(In my defence, my son handed me this title and then commanded me to write into it. Hence any liability is entirely his.)
Growing up Jewish in western Canada, I regularly felt that I was other, but I can’t ever remember feeling othered. And I don’t think one can suffer anti-anything-ism unless it others him.
That doesn’t mean I didn’t hear tell of the atrocities committed against my fellow Jews. Though notice that, notwithstanding that Jews are, after all, my people, I say “my fellow Jews” rather than “my people”. This is because I’d be consumed with even more self-loathing than I am if I had to self-identity with those black-hatted nebbish vermin who now dance on the ghosts of displaced Palestinians on the streets of Jerusalem.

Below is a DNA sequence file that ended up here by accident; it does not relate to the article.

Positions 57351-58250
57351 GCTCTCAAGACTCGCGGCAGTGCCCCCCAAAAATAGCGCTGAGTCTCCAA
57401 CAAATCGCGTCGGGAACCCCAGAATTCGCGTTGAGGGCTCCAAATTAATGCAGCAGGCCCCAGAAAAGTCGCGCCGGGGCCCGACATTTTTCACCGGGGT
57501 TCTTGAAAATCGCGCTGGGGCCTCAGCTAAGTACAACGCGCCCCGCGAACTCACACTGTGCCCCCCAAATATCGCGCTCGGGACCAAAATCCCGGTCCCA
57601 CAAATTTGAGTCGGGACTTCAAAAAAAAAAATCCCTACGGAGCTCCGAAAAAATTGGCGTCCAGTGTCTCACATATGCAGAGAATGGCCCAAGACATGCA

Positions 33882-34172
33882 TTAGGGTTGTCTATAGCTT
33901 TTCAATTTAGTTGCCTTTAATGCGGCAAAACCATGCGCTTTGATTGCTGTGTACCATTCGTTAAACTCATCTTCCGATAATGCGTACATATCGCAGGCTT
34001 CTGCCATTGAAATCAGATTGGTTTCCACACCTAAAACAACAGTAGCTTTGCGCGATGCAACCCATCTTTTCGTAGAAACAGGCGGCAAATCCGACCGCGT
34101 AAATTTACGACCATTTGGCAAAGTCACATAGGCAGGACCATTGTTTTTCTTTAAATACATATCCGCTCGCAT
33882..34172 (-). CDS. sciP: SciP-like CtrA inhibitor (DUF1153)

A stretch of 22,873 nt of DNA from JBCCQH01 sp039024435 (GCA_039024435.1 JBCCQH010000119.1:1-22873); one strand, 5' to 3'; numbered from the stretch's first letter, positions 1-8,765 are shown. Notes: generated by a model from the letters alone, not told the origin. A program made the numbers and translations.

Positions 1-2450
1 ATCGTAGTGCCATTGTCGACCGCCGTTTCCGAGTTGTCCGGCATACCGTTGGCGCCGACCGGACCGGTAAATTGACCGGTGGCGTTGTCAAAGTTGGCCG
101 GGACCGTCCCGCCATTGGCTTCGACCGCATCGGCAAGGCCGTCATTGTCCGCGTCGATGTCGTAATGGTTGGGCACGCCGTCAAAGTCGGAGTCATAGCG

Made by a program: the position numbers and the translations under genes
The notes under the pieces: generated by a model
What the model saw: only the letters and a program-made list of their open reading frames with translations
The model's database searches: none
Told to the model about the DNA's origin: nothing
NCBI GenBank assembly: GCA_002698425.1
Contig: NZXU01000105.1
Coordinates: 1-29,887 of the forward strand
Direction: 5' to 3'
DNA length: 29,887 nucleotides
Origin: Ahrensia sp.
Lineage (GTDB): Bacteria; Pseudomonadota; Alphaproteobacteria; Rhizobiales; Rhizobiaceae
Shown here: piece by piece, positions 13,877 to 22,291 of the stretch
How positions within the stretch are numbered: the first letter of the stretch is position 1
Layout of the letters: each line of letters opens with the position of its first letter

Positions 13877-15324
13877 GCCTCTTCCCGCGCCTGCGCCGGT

Did I just say “nebbish vermin”? I think I did. Oh my God, that must make me an anti-semite!
So whereas it used to be that the world was rife with Christian anti-semites, they’ve moved on to hating Muslims, leaving us to fill the void with self-loathing. But self-loathing is exhausting. How I long for the days, or so I’m told, when one could bask in the heat of Christian hatred, instead of our holding each other’s coats while we take turns committing yet another atrocity on our common enemy.
We could settle, I suppose, for Arab anti-semitism were the term not so oxymoronic. So I think it’s time to retire the term and replace it with anti-Zionism, thereby giving Arabs and self-loathing Jews common cause.
That might still leave a few old-style anti-semites, like those Retrumplicans at Charlottesville chanting “Jews will not replace us!” But that never made any sense to me. Almost all of these Retrumplicans were blue collar workers, whereas we’re bankers and businessmen. Why would we want to replace them? So maybe we’ve been misunderstanding the chant. Maybe what they’re saying is they don’t want us to take their jobs. I didn’t know we were trying to. I find this all very confusing. Don’t you?